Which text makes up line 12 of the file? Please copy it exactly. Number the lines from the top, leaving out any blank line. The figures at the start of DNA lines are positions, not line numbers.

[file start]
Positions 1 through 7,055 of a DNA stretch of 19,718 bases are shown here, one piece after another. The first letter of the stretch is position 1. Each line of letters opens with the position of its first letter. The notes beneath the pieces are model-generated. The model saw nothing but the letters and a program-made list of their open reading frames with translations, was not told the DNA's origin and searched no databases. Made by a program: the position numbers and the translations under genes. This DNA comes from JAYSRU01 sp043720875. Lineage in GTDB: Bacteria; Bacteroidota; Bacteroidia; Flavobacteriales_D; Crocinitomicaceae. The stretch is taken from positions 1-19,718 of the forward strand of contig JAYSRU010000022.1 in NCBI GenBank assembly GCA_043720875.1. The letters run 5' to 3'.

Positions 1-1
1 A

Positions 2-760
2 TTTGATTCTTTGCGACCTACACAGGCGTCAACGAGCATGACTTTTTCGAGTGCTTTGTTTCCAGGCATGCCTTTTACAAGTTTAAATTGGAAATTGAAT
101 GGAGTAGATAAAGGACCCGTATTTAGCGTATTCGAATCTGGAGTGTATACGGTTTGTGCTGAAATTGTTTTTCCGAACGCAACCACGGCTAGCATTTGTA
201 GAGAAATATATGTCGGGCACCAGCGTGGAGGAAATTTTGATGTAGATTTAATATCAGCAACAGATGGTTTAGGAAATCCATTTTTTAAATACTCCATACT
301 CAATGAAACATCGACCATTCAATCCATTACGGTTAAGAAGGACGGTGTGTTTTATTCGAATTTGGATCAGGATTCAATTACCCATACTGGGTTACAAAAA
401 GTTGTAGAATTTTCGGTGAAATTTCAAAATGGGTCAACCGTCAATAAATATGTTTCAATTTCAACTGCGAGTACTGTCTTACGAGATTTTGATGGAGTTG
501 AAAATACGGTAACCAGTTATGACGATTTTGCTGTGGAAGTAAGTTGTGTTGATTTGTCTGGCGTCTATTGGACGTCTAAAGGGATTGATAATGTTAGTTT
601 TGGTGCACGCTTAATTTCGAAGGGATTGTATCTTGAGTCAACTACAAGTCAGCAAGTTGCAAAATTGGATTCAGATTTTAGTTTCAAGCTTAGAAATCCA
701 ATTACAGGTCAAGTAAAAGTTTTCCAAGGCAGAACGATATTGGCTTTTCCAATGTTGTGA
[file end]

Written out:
701 ATTACAGGTCAAGTAAAAGTTTTCCAAGGCAGAACGATATTGGCTTTTCCAATGTTGTGA